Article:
The Leonard Fierro Papers (1927-1995) document Fierro's work as an educator, activist and advocate for bilingual education. The majority of the material
dates from the early 1960's through 1970's, with very sparse documentation of the 1950's. These files illustrate Fierro's
development of bilingual education teaching materials for San Diego County. His papers include reports, correspondence, teaching
supplements, newspaper clippings, and audio cassettes. Highlights include materials relating to the efforts of the National
Origin Desegregation Assistance Center (NODAC or Lau Center) in the Institute for Cultural Pluralism and personal correspondence
during his military service through WWII. The collection consists of four series: Professional Files (1964-1992), Personal Files (1935-1995), News Clippings (1950's-1995), and Book Project Files (1927-1995).
Leonard Fierro was born in El Paso, Texas in 1918 but spent 72 years of his life as an educator and activist in San Diego,
California. He attended San Diego High School and in 1941 graduated from San Diego State College with a bachelor's degree
in history. During his college years he was a founding member of the Tolteca Athletic Association, also known as Tolteca Fraternity,
"a Hispanic social organization that would become a powerful force in city athletics and politics." After graduating, Fierro
served in the Army during World War II and was awarded a Purple Heart in January of 1945 for wounds received in Germany. However
he, as well as many returning soldiers with varying cultural backgrounds, was surprised when he arrived back home. "We'd just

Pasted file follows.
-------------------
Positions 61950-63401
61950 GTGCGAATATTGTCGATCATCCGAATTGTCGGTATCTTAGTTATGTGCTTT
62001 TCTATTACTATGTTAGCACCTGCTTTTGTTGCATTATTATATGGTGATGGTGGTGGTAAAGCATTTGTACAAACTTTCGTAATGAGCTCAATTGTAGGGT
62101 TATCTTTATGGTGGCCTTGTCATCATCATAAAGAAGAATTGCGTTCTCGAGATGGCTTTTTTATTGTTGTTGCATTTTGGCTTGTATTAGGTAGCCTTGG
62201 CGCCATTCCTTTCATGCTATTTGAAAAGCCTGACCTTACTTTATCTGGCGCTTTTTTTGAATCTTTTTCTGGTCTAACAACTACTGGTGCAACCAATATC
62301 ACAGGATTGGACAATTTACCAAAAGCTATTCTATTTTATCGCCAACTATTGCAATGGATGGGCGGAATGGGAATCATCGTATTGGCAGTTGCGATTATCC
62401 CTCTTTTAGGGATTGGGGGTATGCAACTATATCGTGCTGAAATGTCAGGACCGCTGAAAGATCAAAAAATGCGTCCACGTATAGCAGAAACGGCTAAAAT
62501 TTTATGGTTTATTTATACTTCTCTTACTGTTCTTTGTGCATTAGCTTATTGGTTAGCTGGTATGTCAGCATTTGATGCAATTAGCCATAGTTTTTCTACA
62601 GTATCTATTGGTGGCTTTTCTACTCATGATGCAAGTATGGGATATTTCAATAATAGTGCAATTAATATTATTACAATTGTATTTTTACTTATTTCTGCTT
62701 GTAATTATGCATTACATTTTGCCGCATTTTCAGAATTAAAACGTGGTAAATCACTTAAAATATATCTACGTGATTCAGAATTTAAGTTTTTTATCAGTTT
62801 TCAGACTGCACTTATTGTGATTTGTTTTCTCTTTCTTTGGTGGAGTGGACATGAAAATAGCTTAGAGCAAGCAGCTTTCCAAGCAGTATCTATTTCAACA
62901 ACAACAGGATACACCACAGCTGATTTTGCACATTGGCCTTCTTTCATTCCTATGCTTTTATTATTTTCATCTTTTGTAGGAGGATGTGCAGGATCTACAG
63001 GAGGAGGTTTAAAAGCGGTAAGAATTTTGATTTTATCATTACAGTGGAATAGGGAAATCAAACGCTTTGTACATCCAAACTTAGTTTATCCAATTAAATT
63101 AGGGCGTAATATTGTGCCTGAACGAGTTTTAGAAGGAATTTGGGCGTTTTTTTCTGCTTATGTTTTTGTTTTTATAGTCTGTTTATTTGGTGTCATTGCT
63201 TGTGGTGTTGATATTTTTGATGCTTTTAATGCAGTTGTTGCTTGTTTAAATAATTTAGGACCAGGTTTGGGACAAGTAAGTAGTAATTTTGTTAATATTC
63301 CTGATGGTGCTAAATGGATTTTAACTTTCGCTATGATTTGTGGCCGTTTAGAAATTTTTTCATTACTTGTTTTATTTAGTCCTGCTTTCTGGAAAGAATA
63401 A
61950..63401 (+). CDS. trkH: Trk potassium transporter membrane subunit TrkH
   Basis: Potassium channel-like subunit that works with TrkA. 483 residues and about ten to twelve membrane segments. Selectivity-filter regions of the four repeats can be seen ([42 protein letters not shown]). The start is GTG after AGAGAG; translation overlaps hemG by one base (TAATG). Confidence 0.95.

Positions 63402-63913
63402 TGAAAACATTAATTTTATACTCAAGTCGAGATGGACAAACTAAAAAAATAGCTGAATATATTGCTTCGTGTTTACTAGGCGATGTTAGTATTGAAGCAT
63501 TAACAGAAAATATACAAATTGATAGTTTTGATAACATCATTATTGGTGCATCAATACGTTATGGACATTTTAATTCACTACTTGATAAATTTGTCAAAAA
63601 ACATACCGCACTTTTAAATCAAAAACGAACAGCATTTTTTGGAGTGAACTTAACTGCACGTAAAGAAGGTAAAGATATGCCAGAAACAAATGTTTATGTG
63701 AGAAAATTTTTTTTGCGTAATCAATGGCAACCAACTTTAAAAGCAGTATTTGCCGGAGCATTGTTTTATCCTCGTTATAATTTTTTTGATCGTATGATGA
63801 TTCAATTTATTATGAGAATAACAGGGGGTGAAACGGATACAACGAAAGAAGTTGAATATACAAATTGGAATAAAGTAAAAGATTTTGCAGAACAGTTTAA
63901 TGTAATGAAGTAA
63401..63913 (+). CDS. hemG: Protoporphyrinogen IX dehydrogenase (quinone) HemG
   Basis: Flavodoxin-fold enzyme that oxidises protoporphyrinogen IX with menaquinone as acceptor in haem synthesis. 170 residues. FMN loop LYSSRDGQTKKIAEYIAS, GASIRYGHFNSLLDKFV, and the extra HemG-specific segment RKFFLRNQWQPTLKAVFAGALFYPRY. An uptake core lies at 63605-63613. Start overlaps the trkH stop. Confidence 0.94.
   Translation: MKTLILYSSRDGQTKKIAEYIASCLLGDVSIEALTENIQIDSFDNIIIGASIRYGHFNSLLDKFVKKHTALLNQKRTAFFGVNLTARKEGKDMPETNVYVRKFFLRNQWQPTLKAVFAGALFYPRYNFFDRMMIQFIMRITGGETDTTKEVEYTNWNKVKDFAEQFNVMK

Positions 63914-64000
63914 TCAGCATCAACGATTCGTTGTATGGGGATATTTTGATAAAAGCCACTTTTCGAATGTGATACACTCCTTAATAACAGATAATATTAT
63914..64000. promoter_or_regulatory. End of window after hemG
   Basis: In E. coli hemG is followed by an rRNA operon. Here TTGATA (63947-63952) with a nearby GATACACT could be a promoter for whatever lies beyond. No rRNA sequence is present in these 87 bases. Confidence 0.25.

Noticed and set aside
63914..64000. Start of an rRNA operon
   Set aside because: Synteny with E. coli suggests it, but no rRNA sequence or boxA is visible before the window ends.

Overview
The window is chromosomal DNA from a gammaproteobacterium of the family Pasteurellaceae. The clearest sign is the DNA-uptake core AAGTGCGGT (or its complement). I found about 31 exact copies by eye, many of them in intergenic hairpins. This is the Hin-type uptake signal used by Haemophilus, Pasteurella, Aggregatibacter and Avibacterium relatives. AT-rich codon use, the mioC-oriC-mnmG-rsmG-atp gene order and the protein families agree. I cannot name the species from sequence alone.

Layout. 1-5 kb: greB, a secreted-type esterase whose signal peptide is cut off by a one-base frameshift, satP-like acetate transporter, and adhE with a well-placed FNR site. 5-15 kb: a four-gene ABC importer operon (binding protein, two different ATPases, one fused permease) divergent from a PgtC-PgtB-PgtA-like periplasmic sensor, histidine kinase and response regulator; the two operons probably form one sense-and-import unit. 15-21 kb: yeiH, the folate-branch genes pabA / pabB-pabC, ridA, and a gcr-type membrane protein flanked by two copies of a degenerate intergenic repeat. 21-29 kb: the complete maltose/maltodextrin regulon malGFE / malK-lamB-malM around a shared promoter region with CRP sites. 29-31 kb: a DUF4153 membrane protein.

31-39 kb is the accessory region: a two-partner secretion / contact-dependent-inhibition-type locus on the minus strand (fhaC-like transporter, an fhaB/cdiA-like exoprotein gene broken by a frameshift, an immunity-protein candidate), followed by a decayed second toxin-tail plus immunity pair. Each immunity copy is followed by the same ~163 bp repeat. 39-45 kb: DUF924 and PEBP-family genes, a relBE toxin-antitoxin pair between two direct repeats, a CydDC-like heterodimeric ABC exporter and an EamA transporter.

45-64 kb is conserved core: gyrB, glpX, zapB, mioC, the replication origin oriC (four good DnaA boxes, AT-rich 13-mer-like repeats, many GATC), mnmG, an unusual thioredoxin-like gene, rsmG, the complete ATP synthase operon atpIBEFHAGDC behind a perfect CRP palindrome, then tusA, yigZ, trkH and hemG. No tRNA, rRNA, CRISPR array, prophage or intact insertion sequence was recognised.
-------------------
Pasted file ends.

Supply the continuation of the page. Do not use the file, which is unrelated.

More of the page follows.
fought a war for liberty and justice, and when we came home we found that we didn't have it in our own city," Fierro said.
After the war, Fierro returned to San Diego State earning his master's degree in history in 1956. He began his teaching career
at Kearny High School and transferred to Clairemont High in 1959 where he taught history and government.
The copyright interests in some of these materials have been transferred to or belong to San Diego State University. The nature
of historical archival and manuscript collections means that copyright status may be difficult or even impossible to determine.
Copyright resides with the creators of materials contained in the collection or their heirs. Requests for permission to publish
must be submitted to the Head of Special Collections, San Diego State University, Library and Information Access. Permissions
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of the copyright holder(s), which must also be obtained in order to publish. Materials from our collections are made available
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but not limited to, infringement of copyright and publication rights of reproduced materials.
This collection is open for research.